Range Extent Comments: Historically, the rabbitsfoot occurred in the lower Great Lakes sub-basin and Mississippi River Basin from 137 streams in 15 states including: the lower Great Lakes sub-basin, Ohio River system, Cumberland River system, Tennessee River system, lower Mississippi River sub-basin, White River system, Arkansas River system, Red River system. Reports from Nebraska, Michigan, Iowa, and New York, are questionable, at best (Butler, 2005). It is found throughout the Ohio River drainage from headwaters in Pennsylvania to the mouth of the Ohio River (Ortmann, 1919; Cummings and Mayer, 1992). It is widespread in the Cumberland River drainage downstream of Cumberland Falls (Cicerello et al., 1991; Parmalee and Bogan, 1998) and in the Tennessee River drainage from headwaters in southwestern Virginia downstream to the mouth of the Tennessee River (Ahlstedt, 1992a; 1992b; Parmalee and Bogan, 1998). It also occurs in some tributaries of the lower Mississippi River from southeastern Kansas (Murray and Leonard, 1962) and Missouri (Oesch, 1995) south to Arkansas (Harris and Gordon, 1990), northern Louisiana (Vidrine, 1993) and Mississippi (Jones et al., 2005). he rabbitsfoot is believed extirpated from Georgia and West Virginia, while its continued existence in several other states (e.g., Alabama, Kansas, Louisiana, Mississippi, Missouri) is extremely perilous (Butler, 2005).

Area of Occupancy: 2,501 to >12,500 4-km2 grid cells
Area of Occupancy Comments:  

Number of Occurrences: 21 - 80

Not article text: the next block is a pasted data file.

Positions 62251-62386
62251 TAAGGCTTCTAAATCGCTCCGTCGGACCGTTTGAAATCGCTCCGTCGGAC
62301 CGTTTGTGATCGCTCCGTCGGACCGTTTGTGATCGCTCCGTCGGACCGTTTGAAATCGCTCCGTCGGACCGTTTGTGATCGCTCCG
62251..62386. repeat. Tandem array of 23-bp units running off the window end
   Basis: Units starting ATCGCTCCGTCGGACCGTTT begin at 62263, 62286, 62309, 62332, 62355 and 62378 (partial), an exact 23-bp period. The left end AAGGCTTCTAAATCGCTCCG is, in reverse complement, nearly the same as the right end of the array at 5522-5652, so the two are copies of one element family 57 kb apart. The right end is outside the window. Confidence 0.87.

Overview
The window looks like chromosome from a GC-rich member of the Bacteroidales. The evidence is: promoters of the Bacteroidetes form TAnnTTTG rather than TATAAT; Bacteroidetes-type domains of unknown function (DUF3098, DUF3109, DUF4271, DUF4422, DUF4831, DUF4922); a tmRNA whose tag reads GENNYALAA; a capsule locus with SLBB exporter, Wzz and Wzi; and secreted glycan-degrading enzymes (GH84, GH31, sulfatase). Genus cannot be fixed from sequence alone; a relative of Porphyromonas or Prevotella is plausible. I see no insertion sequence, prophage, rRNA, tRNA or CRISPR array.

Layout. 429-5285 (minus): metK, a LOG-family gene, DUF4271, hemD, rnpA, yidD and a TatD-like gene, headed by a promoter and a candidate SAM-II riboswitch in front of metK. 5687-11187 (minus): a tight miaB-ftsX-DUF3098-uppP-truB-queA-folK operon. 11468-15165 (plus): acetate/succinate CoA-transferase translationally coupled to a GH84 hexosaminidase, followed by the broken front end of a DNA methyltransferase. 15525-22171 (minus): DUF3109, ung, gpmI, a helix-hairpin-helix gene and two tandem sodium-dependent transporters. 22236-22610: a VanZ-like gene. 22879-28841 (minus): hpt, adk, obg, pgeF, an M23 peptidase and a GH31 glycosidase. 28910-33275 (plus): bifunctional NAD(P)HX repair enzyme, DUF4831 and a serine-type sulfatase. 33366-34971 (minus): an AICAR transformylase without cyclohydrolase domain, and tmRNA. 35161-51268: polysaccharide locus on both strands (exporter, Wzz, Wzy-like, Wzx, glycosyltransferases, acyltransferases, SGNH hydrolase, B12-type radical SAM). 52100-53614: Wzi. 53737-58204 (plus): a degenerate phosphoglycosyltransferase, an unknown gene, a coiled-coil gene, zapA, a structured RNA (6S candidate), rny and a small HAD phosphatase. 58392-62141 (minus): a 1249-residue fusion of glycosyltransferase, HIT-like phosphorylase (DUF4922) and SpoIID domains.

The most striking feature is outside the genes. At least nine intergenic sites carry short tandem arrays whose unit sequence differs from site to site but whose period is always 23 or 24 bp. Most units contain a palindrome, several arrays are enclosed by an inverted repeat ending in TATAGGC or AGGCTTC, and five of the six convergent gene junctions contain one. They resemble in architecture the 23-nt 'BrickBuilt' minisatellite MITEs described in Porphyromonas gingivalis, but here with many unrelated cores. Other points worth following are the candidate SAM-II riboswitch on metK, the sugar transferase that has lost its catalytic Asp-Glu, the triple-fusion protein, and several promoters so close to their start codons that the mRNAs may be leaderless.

Number of Occurrences Comments: Populations are extant in 46 streams in 13 states and 5 Service regions including: lower Great Lakes, Ohio River, Cumberland River, Tennessee River, lower Mississippi River, White River, Arkansas River, Red River systems and sub-basins; in Alabama, Arkansas, Illinois, Indiana, Kansas, Kentucky, Louisiana, Mississippi, Ohio, Oklahoma, Pennsylvania, and Tennessee, and perhaps Virginia (see below). Although rare in most states, it is found in 5 or 6 sites in the Tippecanoe (Cummings and Berlocher, 1990; Ecological Specialists, Inc., 1993), and Vermillion, Embarras (likely extirpated), Lower Ohio, Wabash (likely extirpated) Rivers (Cummings and Mayer, 1997); and at 8 sites in the Spring River in SW Missouri and Black and St. Francis Rivers in SE Missouri (Oesch, 1995). In Kansas it is rare and widely scattered in the Neosho and Spring Rivers but extirpated from the Cottonwood River (Neosho drainage) and Shoal Creek (Spring drainage) (Couch, 1997). Harris and Gordon (1990) report it as widespread but not abundant in Arkansas with large populations in the Spring and Black drainages while Harris and Gordon (1987) cited it as relatively common in the middle to lower Spring River and 4 sites in the Black River with records for the Ouachita and Little Rivers as relict only. However, Harris et al. (1997) cited new records for the Ouachita River system and White River (see Posey et al., 1996; Christian, 1995) with low numbers. It is sporadic in the lower Ohio, Tennessee, lower Cumberland and upper Green Rivers in Kentucky (Cicerello, et al. 1991) but once occurred statewide (Cicerello and Schuster, 2003). In Alabama, it is extant in Paint Rock River system and a short reach of Bear Creek, Colbert Co. (Mirarchi et al., 2004; Williams et al., 2008). In Tennessee it is in the Elk River (in Lincoln Co.; relict at RM 105.4- Hubbs, 2002), Duck River, east fork Stones River, and in the Tennessee River (Kentucky Lake) below Pickwick Landing Dam downstream and historical from the Buffalo, French Broad, and Caney Fork Rivers (Parmalee and Bogan, 1998) and possibly the Red River into Kentucky. Q. cylindrica strigillata intergrades with Q. cylindrica cylindrica in the Clinch River in Scott County, Virginia and lower portions of the Clinch, Powell, and Holston Rivers prior to impoundment (Parmalee and Bogan, 1998). Louisiana occurrences are limited to Bayou Bartholomeau and Ouachita Rivers, but it formerly occurred in the upper Mississippi River (Vidrine, 1993). In Mississippi, it is known from the Yazoo, Tennessee, Lake Maurepas, and Tombigbee drainages (Jones et al., 2005). In Illinois, it was once widely distributed in the Vermilion, Wabash, and Ohio Rivers; now occasional in the North Fork Vermilion River and sporadic in the Ohio River (Cummings and Mayer, 1997). In Indiana, it was once widespread across the Wabash (Fisher, 2006), White, and Ohio River drainages but is now largely extirpated except a few populations in the Tippecanoe and Eel Rivers (IN NHP, pers. comm., 2006) and St. Joseph River in Allen Co. (Watters, 1988; Pryor, 2005). Weathered shells are known from Sugar Creek (east fork White River drainage) in central Indiana (Harmon, 1992). Oklahoma occurrences are limited to the Upper Little (3 substantial populations- Galbraith et al., 2008) and Glover (Vaughn and Taylor, 1999; Vaughn, 2000), Lower Verdigris (Boeckman and Bidwell, 2008), Lake O' the Cherokees (historical), Blue (historical), and Illinois drainages (Branson, 1982). In western Pennsylvania it is largely historical (Mahoning, Upper Ohio, Beaver, Middle Allegheny- Redbank, Lower Monongahala drainages) (Ortmann, 1919) with recent occurrences in the Shenango (Bursey, 1987) and French River drainages (PA NHP, pers. comm., 2006). In Ohio, it is confined to Fish Creek, Big (rare) and Little Darby Creek, and historical in several tributaries of the Scioto and Muskingum Rivers but absent from the Lake Erie proper (Watters, 1995; Watters et al., 2009).